Crysis Remastered is coming out a little later this month on 18th September, reviving the classic PC buster for more modern hardware and with Crytek throwing plenty of modern graphics techniques into the mix. For the Xbox One X and PlayStation 4 Pro, that will impressively include ray tracing.
Digital Foundry got to visit Crytek in Germany (not that big a deal in terms of international travel, since two(?) of the team live there) and go hands on with the game on all the various platforms it’s coming to, diving into the technical nitty-gritty of how Crytek have pulled off ray tracing on the current gen, despite not having hardware support like the PlayStation 5 and Xbox Series S and X will.
Ray tracing is restricted to these higher powered consoles for a very good reason. Without ray tracing enabled, the game runs at 2160p30 on Xbox One X and 1800p30 on PS4 Pro. With ray tracing enabled, that drops all the way down to a dynamic 1080p30 on One X and <1080p30 on PS4Pro. There’s also a performance mode locked to 1080p without ray tracing and with an unlocked frame rate for those who want it.
The trick that Crytek have pulled is in being very frugal with what they ray trace. But first, what is ray tracing? Current games typically lean on screen-space reflection techniques that take whatever is on screen at that time and extrapolate and transform that onto a reflective surface to give the impression of realistic reflections, but if you look at a window at an angle and turn your point of view, you’ll start to see things fade out as they’re no longer on screen.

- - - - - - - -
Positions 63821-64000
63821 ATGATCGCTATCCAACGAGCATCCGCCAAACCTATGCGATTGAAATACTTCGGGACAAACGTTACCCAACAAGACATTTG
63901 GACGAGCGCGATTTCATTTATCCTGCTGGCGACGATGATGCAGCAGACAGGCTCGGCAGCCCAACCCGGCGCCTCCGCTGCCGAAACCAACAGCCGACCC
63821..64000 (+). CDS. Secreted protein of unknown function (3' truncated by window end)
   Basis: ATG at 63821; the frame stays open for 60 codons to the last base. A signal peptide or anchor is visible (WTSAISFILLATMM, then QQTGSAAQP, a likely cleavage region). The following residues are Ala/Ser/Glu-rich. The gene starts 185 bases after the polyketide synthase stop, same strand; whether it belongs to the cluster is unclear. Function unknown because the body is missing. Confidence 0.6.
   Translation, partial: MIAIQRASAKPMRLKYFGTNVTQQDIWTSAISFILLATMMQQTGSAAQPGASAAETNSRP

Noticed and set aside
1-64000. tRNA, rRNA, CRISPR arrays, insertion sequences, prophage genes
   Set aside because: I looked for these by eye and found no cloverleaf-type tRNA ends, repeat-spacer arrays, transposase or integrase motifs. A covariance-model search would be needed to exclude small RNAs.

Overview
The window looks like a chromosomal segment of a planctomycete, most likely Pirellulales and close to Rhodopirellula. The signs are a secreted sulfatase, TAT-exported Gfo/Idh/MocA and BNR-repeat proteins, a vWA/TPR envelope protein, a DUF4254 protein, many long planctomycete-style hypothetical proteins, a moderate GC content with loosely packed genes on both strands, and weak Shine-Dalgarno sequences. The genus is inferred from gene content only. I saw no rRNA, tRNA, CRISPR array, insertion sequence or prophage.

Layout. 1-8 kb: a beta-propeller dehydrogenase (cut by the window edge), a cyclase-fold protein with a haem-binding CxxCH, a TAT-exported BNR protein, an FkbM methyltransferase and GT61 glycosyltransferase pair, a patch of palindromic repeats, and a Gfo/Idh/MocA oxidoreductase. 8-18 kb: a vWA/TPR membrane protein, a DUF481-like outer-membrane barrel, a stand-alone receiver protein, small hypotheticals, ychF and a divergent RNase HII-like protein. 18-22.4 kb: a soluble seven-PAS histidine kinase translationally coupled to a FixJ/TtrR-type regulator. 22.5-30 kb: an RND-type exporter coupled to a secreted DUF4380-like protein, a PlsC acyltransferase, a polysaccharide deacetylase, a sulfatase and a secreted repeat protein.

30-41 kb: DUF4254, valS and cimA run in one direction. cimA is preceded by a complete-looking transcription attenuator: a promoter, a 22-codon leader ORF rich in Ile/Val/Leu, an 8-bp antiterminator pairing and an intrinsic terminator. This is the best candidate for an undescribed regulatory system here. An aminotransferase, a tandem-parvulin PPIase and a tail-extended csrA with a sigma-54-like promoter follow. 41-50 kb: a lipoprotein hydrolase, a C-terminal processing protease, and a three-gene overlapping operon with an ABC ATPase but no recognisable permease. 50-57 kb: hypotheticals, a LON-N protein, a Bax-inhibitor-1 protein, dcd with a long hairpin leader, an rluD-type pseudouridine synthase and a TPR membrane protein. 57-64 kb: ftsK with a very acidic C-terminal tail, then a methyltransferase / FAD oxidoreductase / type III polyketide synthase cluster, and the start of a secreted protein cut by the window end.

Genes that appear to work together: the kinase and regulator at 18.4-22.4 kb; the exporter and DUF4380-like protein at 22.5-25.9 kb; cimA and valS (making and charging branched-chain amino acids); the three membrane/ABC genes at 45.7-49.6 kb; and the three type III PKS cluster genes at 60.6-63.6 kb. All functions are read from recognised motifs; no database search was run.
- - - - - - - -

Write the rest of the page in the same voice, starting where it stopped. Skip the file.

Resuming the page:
Ray tracing enhances graphical realism by reflecting things not on screen at that time, which is a big part of why it’s such a burden on game performance. In addition, it’s computationally expensive the trace how light travels and reflects off different surfaces. So game engines have to decide what to include and what not to include in the ray tracing side of the engine.
For Crysis Remastered, the game drawn an area around the player, rendering an additional low detail version of the game world and then processing reflections from that. However, this is only the scenery, and not characters, vehicles or other destructible elements. It’s also rendered at 540p, and it’s from this that the CPU then calculates the rays of light. We’ve already seen that there are similar compromises being made in games like Ratchet & Clank: Rift Apart, where destruction is not shown, but various parts of the scenery are, but with hardware ray tracing, these effects can be done much more extensively.
Speaking of which, you’ll get to see Crysis Remastered with full on ray tracing on the PC. There, with Nvidia’s RTX 20 and 30 series cards, and the upcoming AMD RDNA2 cards, you can enable hardware ray tracing and have much more extensive ray tracing. In fact, there’s a new “Can it Run Crysis?” graphics mode that ramps up every single setting possible on the game engine to show just how the game can punish modern hardware, just as the original game did.
Today's post is dedicated to our PC community!
We want to show you, for the very first time, an in-game screenshot using the new "Can it Run Crysis?" Graphic mode, which is designed to demand every last bit of your hardware with unlimited settings – exclusively on PC! pic.twitter.com/kVHEf63oWe
— Crysis (@Crysis) September 6, 2020
Source: Digital Foundry